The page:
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Karen Sage

Professor Karen Eleanor Gracey Sage PhD

Professor for Allied Health Professions (Research)


Karen Sage worked as an NHS speech and language therapist for 12 years in Burnley, Liverpool and Northumberland, before moving to the University of Manchester. She completed her Psychology PhD part-time at the University of York. After two years as the Director of the Bristol Speech and Language Therapy Research Unit (Southmead hospital), she moved to Sheffield Hallam University to take up a new post promoting and enabling allied health professions research. Her primary research interests are based around adults with acquired communication disorders (including aphasia) and she has experience of experimental, case series, qualitative and large trial study methods.

  • About

    After completing a BA in languages (French and Spanish), I trained as a speech and language therapist at City University, London, after which I took up my first NHS post in Burnley, Lancashire, followed by specialist neurology work at the Royal Liverpool Hospital before moving to Northumberland where I had a mixed adult caseload, including people with Motor Neurone Disease, Parkinson's disease, stroke, dementia, voice and cancer of the head and neck. In 1996, I moved to the University of Manchester providing teaching and learning on aphasia, language processing, neuropsychology, research methods and clinical practice.

    Since completing my PhD in psychology at the University of York, my aim has been to encourage other clinical therapists to undertake research so that allied health professionals can build a ground-swell of qualified, competent clinical researchers who investigate their area of practice to improve the health and wellbeing of their clients. My publications and research funding reflect my aim to recruit and publish with therapists. Clinically applied research (like its partner clinical practice) requires the therapist researcher to understand and use a variety of research methods and I encourage the use of whatever methods fit the research (quantitative as well as qualitative). AHP research also benefits from engaging in big data set studies as well as longitudinal cohort studies.

    I am keen to assist therapists in obtaining grant income to provide the space to undertake their research (and if they wish, to acquire a higher degree). To that end, I have been successful in gaining funding from the Stroke Association, the Health Foundation, National Institute of Health Research (NIHR), the Dunhill Medical Trust as well as MRC and ESRC.

    Additionally, I work, in Spanish, alongside colleagues in Spain (Malaga, Oviedo, Valencia and Madrid) and Chile (Talca and Santiago de Chile).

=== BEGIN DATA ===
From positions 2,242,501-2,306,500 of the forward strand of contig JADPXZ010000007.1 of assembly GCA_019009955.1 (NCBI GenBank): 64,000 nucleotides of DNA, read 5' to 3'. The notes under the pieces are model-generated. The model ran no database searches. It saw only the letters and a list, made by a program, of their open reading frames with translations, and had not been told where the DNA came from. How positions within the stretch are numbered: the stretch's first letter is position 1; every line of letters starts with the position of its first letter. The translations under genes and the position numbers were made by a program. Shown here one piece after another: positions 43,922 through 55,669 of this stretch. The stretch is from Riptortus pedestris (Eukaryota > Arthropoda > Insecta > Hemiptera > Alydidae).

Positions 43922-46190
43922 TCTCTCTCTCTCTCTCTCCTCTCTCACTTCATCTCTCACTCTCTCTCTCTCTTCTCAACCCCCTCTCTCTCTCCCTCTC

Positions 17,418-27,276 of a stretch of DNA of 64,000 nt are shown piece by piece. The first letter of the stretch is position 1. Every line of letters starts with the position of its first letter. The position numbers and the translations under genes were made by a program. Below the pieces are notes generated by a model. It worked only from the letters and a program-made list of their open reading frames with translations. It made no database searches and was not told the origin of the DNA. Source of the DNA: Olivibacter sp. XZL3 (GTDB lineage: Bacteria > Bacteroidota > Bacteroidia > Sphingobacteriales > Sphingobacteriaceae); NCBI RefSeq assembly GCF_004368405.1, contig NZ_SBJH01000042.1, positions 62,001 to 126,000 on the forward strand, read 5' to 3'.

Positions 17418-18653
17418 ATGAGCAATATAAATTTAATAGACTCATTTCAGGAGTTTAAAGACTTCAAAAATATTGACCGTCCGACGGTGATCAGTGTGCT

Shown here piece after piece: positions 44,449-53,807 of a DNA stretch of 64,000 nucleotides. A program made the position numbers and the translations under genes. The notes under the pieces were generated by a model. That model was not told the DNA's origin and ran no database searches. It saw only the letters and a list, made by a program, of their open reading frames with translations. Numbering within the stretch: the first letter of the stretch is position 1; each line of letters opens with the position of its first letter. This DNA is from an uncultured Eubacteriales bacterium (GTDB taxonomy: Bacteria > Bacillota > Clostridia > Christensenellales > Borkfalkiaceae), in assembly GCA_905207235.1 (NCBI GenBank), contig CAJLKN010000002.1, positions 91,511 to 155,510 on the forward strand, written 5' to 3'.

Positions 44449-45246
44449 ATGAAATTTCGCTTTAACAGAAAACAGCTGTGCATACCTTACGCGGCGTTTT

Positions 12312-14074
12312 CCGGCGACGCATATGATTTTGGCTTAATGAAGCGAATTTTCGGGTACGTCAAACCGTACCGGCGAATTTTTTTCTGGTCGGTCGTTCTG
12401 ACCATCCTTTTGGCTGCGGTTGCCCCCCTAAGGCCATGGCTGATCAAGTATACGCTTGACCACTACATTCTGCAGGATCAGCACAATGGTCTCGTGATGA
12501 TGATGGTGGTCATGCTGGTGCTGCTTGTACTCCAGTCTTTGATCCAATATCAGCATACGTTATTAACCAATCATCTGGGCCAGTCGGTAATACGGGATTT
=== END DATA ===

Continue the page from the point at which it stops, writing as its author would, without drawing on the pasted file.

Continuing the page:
Orchid Profile

    Google Scholar

    Specialist areas of interest

    treatment and long term adjustment, stroke, rehabilitation, learning and behaviour change after acquired neurological damage
    dementia, particularly those affecting language and communication (eg semantic dementia, primary progressive aphasia)

  • Teaching

    Allied Health Professions

    Health And Wellbeing

  • Research

    • Centre for Health and Social Care Research
  • Publications

  • Other activities

    Honorary clinical contract with Southmead Hospital, North Bristol NHS Trust

    Royal College of Speech and Language Therapists (RCSLT) Research advisor and research champion

    Co-Chair: RCSLT Clinical Excellence Network (CEN): North West Aphasia

    COST EU Collaboration of Aphasia Trialists (CAT) Working group 3 Predictors and prognosis

    Council for Allied Health Professions Research (CAHPR) : member of the professoriate

    External examiner: City, University of London - External Examiner for MRes Clinical Research and MSc in Health Services Research

  • Postgraduate supervision

    2013 - 2018: Stroke Association Junior Fellowship: 'Evaluating the impact of therapeutic alliance between the rehabilitation clinician and stroke survivor; focus on the speech and language therapist and the person with aphasia'

    2015 - 2018: Stroke Association Junior Fellowship: 'The Cognitive and Neurobiological Mechanisms Underpinning Jargon Aphasia and Perseveration'

    Netherlands Organisation for Health Research and Development and the Rotterdam Neurorehabilitation Research (RoNeRes) consortium: Exploratory study into the effects of conversation training on all stakeholders when the partners of people with aphasia have received the training

    ESRC: Applying therapies and technologies to the treatment of dysgraphia: combining neuropsychological techniques and compensatory devices to enhance use of writing via the internet

    NIHR: Extending and evaluating conversation-focused therapy: Optimizing the ability of couples where one partner has aphasia to cope with conversation.

    Stroke Association Junior Fellowship: Improving the talk of speakers with non-fluent aphasia: Evaluating the combination of impairment-focused therapy and interaction therapy

    Stroke Association Junior Fellowship: Revealing the neural basis of semantic memory: its breakdown in Wernicke’s aphasia

    Overseas Research Studentship (ORS) Re-learning in semantic dementia

    Gatsby Foundation: Charting the recovery of reading in CVA

    MRC: Testing and applying contemporary models of language to relearning in stroke aphasia

    Stroke Association Junior Fellowship. Errorless learning as a treatment applied to verb and sentence production in aphasia

    Health Foundation studentship: An investigation into errorless learning as a therapy for anomia

    ESRC: An investigation into lexical therapy for anomia

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